Avengers: Age of Ultron — A Step Forward or Backward for Female Superheroes?
**Spoiler warning for Avengers: Age of Ultron
One of the most hotly anticipated movies of the year, Avengers: Age of Ultron, opened this weekend in the U.S. to impressive box office results. Because I’m an unapologetic geek, I was in the theater opening day with a group of friends and my Captain America t-shirt on, hoping to be blown away. Was I? In a word, no. I did enjoy the movie, but I came away with a list of positives and negatives that was just a bit too balanced for me to give Ultron a glowing review overall. This pro/con balance was especially noticeable in the characterization of our female Avengers, and it’s what I’ve chosen to focus on here.
Ultron has five main female characters with speaking roles. Of these, one was Clint Barton’s (aka Hawkeye) surprise wife, two others were high-ranking professionals (Maria Hill of S.H.I.E.L.D. and Dr. Helen Cho), and the final two are members of the Avengers’ superhero lineup, Black Widow and Scarlet Witch.
Black Widow, aka Natasha Romanoff, is a character fans of the Marvel Cinematic Universe know very well by now. From her cinematic debut in Iron Man 2 in 2010, Natasha has proven her character complexity: from an assassin to a spy to an Avenger, she has continually been an enigmatic and sympathetic character. Unfortunately, in Ultron, she gains another characterization facet, one that I believe was a step backward for Natasha. What happens to her, you may ask? She gets entangled in a romantic subplot.
Not that romance, even for Natasha, would’ve been a necessarily bad thing. It’s always nice to see the human side of these seemingly invulnerable superheroes, and Natasha, with her long and troubled past, could definitely benefit from a male side-piece. However, her romance with Bruce Banner, aka the Hulk, was both jarring in its unexpectedness and cringe-worthy in its degradation of Natasha’s character. Not only was there no build up in previous films to even allude to their eventual romance, but Natasha begins Ultron already enamored with Banner. Why? Have they even talked in the past three years since the Avengers originally formed and promptly disbanded? Have they gone on dates? Wasn’t she terrified of him during the first Avengers film? For a character as important as Natasha, the audience deserved backstory as to why she would suddenly want to abandon her goals and her previously stated mission with the Avengers to run away with a character we didn’t even know she had a positive relationship with.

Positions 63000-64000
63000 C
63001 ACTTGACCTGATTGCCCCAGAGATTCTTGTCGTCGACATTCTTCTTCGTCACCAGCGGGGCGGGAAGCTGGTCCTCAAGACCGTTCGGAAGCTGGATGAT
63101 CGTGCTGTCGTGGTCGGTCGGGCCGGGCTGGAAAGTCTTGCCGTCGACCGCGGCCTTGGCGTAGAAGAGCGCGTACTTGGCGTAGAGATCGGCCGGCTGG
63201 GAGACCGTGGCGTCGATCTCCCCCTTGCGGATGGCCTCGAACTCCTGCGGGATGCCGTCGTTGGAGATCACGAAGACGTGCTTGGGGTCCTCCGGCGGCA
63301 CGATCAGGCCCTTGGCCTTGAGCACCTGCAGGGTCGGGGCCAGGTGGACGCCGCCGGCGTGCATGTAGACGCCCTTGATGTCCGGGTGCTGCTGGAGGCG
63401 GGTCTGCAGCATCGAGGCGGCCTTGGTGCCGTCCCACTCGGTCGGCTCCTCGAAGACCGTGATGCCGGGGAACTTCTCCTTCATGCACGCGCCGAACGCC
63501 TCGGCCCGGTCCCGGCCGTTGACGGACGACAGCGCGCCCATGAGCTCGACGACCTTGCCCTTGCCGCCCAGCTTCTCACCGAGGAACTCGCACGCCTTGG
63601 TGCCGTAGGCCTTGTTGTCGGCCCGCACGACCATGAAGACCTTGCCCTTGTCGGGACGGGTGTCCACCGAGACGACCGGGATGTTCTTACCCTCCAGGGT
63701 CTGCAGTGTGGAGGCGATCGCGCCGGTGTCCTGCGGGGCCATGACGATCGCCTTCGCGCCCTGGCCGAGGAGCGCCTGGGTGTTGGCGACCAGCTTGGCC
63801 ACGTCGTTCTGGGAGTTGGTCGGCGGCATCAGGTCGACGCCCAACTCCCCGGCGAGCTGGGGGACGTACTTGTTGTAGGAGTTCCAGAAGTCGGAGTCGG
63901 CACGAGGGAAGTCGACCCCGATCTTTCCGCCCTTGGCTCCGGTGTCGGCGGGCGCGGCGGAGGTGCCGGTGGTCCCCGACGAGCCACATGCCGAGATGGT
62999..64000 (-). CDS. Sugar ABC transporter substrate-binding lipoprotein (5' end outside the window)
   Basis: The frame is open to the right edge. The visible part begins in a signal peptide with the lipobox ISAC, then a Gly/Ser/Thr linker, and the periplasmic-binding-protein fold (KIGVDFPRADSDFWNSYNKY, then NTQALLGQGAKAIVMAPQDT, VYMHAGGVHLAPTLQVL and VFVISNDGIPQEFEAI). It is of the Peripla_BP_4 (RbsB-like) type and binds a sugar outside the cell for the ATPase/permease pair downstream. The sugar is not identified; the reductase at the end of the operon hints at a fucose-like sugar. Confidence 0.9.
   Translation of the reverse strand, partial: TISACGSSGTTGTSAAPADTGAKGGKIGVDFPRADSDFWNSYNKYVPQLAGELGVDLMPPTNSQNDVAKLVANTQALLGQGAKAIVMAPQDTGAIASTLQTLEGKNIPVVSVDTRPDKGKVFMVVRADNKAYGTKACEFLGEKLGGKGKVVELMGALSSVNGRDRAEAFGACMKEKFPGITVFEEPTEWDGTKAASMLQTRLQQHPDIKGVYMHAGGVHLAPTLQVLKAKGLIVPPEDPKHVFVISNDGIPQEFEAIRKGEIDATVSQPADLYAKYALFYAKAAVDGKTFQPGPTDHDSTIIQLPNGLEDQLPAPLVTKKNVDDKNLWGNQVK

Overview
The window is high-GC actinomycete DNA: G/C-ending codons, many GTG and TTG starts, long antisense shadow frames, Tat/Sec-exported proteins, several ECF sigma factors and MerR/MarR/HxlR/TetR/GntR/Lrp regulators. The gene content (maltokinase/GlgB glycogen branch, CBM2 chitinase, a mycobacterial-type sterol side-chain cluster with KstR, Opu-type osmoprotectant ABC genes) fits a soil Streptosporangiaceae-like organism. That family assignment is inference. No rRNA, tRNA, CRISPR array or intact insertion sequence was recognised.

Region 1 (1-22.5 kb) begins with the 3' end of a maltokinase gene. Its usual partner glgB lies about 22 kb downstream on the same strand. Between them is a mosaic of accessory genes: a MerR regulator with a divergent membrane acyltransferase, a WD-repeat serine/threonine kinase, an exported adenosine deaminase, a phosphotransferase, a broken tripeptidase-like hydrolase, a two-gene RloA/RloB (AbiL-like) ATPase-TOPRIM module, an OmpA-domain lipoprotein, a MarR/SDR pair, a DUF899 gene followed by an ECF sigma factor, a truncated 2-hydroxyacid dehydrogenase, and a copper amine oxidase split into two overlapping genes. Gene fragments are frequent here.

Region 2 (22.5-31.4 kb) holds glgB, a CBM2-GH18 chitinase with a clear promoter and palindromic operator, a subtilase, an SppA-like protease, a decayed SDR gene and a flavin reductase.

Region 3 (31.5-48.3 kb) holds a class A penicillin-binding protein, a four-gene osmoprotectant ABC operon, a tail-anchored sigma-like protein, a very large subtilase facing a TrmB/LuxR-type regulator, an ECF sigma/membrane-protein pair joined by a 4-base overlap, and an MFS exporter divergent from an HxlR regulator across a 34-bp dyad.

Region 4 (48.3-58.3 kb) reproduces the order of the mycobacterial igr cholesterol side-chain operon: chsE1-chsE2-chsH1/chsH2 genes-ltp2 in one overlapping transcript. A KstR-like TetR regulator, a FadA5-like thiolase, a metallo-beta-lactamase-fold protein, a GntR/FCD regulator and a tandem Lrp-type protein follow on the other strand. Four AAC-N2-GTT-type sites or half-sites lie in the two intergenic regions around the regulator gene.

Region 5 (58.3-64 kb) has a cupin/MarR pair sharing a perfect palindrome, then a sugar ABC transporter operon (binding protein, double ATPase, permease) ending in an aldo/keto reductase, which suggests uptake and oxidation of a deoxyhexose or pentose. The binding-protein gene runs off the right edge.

Furthermore, to advance the trope of “two broken people made whole together,” Natasha reveals later in the film that she believes herself to be as monstrous as the Hulk—not because she was trained to kill people without remorse from a young age, but because she was forcibly sterilized during her time in the Red Room, where she was raised. This scene is my least favorite in the film, as its equating infertility to monstrosity is absurd. There were undoubtedly people in the sold-out showing I was in who were unable to biologically have children. It was incredibly insensitive and anti-feminist to suggest that women who cannot “naturally” reproduce are monsters who should be ashamed of it, especially since nobody counters Natasha’s opinion or ever discusses it again in the movie. It was Natasha’s characterization, particularly in this scene, which left the worst taste in my mouth when I left the theater.
On the bright side, we were introduced to the new Avenger Wanda Maximoff (aka Scarlet Witch), who, along with her brother Pietro (Quicksilver), made an entertaining team. Although the origin of these canonically Jewish Romani characters was certainly whitewashed (their volunteering for a neo-Nazi organization is problematic to say the least), Wanda is given a great character arc in the film that explores her rise to power. She has an impressive list of abilities, one of which is manipulating thoughts of her foes and creating dreams/nightmares from them. As the movie progresses, Wanda becomes an increasingly likeable character who eventually is brave enough to abandon the evil Ultron for the Avengers, culminating in her literally tearing Ultron’s heart out near the end of the film.
So, while we gained a wonderful female Avenger to add to our testosterone-stuffed lineup, Avengers: Age of Ultron didn’t do a whole lot to advance the role of women in superhero movies. Most of this has to do with its poor depiction of Natasha, which is extremely disappointing given her previously steady characterization in the Marvel Cinematic Universe. Therefore, while I did have a fun time watching this movie, I have to conclude that Ultron was ultimately lacking in the glow of its predecessors and failed to push female superheroes forward.